Over the past few decades, there has been a drastic increase in the number of dual-income households. While this allows for both spouses to have a fulfilling career, it also frequently prevents adult children from caring for their aging parents, which is a full-time job in itself. Thus, along with the increase in dual-income households has come a corresponding increase in the need for nursing homes to care for older Americans.
While most Florida nursing homes are reputable establishments that strive to provide an adequate level of care to all residents, each month there are dozens of reports of Florida nursing home abuse and neglect. In the event of Florida nursing home abuse or neglect, the resident or their loved ones may pursue a claim for compensation against the nursing home.
Nursing home cases have much in common with other Florida personal injury cases in that a plaintiff must establish that the defendant nurse or administrator acted negligently or intentionally to cause their loved one’s injuries. However, Florida nursing home lawsuits often present an issue that does not frequently come up in other personal injury cases: arbitration.
Arbitration is an alternate means of resolving a dispute between parties. If the parties agree to arbitrate, then a neutral arbitrator will hear the case rather than a judge or jury. Many Florida nursing homes include an arbitration agreement in the pre-admission contract explaining that the parties agree to arbitrate any claims that may arise between the parties. If an arbitration agreement is enforceable, it can preclude a plaintiff from filing a case in court.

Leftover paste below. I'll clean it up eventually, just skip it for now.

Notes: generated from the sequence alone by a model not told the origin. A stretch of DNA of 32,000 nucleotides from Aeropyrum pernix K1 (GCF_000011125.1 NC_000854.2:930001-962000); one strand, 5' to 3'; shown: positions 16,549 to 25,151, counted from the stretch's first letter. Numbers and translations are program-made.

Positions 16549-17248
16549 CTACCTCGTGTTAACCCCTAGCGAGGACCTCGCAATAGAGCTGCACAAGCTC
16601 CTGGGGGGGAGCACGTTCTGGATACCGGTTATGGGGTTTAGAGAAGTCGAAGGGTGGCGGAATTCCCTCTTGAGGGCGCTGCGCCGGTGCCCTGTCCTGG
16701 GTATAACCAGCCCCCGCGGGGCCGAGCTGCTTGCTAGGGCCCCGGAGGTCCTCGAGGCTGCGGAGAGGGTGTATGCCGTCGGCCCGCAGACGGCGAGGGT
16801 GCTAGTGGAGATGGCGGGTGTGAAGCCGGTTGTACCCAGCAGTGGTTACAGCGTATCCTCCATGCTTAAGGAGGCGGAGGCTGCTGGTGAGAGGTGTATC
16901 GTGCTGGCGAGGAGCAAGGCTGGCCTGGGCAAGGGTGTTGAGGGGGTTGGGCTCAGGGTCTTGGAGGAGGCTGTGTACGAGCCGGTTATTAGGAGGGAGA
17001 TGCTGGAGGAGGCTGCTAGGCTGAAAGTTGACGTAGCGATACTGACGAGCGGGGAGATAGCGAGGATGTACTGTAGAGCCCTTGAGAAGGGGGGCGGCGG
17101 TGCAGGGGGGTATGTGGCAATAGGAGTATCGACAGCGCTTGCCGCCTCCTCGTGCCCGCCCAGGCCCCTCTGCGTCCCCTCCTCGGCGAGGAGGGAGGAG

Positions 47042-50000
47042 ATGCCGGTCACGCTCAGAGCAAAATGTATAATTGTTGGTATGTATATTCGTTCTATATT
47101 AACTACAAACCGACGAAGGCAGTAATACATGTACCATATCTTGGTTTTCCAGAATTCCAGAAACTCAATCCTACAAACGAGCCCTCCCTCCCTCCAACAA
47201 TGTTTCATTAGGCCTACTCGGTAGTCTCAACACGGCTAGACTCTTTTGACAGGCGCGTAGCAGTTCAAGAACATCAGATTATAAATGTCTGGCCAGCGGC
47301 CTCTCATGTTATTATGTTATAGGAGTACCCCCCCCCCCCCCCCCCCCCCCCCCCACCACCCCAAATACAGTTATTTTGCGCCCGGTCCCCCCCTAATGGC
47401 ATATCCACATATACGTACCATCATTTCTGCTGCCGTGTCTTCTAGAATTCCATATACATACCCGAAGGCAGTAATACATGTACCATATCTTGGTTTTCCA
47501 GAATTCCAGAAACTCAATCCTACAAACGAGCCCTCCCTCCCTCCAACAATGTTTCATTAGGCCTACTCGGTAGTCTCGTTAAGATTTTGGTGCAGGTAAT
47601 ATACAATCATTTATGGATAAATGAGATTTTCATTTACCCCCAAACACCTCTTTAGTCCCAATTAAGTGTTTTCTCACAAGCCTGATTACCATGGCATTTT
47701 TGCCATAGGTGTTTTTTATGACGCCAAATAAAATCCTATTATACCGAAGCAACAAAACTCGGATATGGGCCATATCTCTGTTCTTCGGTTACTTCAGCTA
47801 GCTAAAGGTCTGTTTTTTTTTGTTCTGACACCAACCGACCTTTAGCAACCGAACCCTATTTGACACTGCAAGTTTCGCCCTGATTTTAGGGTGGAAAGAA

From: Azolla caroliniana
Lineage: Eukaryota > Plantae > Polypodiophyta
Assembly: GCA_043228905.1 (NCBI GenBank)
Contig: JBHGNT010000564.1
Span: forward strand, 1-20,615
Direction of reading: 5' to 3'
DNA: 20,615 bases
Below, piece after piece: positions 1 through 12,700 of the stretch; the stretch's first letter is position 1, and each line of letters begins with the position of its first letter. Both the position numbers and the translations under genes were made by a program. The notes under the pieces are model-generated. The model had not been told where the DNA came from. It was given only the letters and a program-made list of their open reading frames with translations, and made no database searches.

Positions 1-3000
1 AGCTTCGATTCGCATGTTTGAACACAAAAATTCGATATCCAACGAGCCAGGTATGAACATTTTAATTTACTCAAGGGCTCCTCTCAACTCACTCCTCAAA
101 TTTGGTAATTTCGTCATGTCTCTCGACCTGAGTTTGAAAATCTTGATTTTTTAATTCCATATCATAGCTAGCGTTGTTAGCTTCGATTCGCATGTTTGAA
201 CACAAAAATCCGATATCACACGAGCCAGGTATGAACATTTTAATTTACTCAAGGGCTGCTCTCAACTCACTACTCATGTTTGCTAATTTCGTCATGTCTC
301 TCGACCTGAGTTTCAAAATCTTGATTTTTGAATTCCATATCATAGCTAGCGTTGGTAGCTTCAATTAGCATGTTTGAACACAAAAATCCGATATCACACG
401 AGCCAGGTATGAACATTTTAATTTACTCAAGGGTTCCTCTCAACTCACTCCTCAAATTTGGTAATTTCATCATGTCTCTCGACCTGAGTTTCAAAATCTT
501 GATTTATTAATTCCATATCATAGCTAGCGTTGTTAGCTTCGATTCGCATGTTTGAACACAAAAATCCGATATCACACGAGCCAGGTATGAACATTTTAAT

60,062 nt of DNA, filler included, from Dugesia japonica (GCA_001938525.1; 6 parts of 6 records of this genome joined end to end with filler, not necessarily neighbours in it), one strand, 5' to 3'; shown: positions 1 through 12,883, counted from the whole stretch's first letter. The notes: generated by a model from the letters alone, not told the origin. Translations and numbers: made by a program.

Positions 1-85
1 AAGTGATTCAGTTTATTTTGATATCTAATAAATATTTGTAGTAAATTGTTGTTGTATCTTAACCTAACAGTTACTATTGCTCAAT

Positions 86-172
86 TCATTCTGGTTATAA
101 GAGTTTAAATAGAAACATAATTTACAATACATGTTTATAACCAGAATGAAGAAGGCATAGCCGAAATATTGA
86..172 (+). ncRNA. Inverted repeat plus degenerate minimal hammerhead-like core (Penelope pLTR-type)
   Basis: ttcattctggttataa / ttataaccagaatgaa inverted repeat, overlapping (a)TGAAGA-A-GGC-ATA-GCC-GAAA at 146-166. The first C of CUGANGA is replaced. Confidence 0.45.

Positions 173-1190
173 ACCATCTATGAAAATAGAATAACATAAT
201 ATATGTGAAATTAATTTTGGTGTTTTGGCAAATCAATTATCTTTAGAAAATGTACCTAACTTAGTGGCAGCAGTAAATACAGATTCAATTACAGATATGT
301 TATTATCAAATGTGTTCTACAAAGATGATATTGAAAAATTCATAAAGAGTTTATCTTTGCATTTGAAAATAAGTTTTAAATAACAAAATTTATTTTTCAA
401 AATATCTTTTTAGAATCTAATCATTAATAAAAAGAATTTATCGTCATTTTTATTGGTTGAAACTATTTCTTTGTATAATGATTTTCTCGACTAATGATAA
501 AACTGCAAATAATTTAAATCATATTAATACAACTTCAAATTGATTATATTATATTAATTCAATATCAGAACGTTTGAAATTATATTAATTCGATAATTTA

The Drawbacks of Arbitration
On its face, arbitration may not sound like a bad alternative; however, it presents a number of drawbacks to Florida nursing home residents and their families. For one, the procedural rules are often much stricter, providing less time to prepare a case and the availability of less discovery. Additionally, arbitrators may be less sympathetic to nursing home residents and their families than a jury would be. Finally, the decision of an arbitrator is usually final, meaning there is no right to an appeal. Nursing homes are aware of the above, and as a result, the average settlement offer in an arbitration case is significantly lower than that of a lawsuit which is filed in court.
Importantly, not all arbitration agreements are valid. Indeed, courts have held arbitration agreements invalid in several circumstances. For example, when the agreement unfairly favors the nursing home. Anyone who is considering filing a case against a Florida nursing home should consult with a dedicated Florida personal injury attorney to discuss their situation and potential remedies.
Do You Need an Attorney?
If you have a loved one in a Florida nursing home and you believe that they have been subject to abuse or neglect, contact the South Florida law office of Cecere Santana. At Cecere Santana, we represent injury victims in a wide range of claims, including Florida nursing home abuse and neglect lawsuits. We are also experienced in litigating arbitration agreements to preserve our clients’ right to access the court system. To learn more about how we can help you pursue a claim for compensation against negligent of abusive nursing home employees, call 800-753-5529 to schedule a free consultation today.
See Additional Blog Posts:
In Drunk Driving Accidents, Bar May Also be Responsible, South Florida Injury Attorneys Blog, October 9, 2018.
Three Killed in Florida Roadside Accident, South Florida Injury Attorneys Blog, published November 12, 2018